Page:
Q. When will products based on Windows CE become available?
A. Microsoft expects to announce the availability of H/PC devices, third-party software applications and H/PC peripherals at this year's COMDEX show in Las Vegas. Microsoft will continue to work with many of its existing partners and will be forming new relationships to extend the benefits of the Windows CE platform across additional product categories.
Q. What are your plans for Windows CE and the Internet?
A. Our strategy is to build Internet access into the Windows platform, whether it is the Windows NT, Windows 95/98, or Windows CE operating system. Windows CE includes a version of Microsoft Internet Explorer, offering built-in Web access for new and existing categories of non-PC business and consumer devices.
Q. What are the components of Windows CE?
A. The Windows CE operating system is a 32-bit, multitasking, multithreaded operating system that has an open architecture design that enables a variety of devices. Windows CE is compact, providing high performance in low memory conditions and is scalable, allowing for a range of embedded, mobile or multimedia product lines. Windows CE also has the advantage of being portable, providing choice in microprocessors and has integrated power management, enabling long battery life on mobile devices. Standard communications support is built into Windows CE, enabling access to the Internet to send and receive e-mail or browse the World Wide Web. In addition, a graphical user interface, incorporating many elements of the familiar Windows user interface, will be available on certain devices, facilitating ease of use for the end user.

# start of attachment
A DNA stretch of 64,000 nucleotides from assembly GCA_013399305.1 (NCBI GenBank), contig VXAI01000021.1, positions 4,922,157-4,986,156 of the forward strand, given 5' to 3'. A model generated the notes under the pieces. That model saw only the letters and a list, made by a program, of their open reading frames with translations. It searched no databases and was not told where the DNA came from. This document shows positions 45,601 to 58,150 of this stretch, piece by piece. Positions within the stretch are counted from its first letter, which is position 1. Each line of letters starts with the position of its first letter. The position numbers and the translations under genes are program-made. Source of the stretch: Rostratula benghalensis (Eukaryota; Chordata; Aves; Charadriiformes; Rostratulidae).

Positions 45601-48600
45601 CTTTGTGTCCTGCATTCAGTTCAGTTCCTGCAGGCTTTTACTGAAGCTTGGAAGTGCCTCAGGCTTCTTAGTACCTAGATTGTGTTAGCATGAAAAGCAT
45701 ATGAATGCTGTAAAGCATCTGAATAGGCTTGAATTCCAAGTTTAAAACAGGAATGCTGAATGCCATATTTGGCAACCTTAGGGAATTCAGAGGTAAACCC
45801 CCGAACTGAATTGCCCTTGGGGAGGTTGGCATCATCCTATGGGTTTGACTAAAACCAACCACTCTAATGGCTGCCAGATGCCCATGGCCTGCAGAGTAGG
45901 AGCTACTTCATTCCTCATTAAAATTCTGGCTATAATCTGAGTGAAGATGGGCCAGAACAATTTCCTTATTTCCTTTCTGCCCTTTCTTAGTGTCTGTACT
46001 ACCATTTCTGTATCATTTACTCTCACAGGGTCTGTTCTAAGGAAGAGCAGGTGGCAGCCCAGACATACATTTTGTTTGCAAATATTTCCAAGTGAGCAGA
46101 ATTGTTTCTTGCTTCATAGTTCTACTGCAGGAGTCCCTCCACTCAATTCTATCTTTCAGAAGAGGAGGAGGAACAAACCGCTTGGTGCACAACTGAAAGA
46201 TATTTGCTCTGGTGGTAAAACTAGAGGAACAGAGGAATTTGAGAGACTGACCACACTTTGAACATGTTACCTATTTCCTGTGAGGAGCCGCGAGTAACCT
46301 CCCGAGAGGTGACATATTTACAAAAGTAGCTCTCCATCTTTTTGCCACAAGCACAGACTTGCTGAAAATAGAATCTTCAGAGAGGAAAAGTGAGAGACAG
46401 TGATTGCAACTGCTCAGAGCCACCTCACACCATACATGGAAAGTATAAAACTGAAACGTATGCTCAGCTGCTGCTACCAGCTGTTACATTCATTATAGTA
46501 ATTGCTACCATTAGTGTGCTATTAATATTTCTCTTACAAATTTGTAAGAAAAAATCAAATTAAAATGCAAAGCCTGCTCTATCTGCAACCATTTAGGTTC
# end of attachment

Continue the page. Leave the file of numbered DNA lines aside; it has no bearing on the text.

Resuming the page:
Q. How is Microsoft's strategy for Windows CE different from the non- PC strategies of other software developers?
A. Microsoft's strategy for Windows CE is to provide an open, standards-based platform that will enable OEMs, hardware manufacturers, and software developers to develop new categories of communications, entertainment and mobile-computing products that can "talk" to each other and share information with Windows- based PCs - in addition to providing access to the Internet.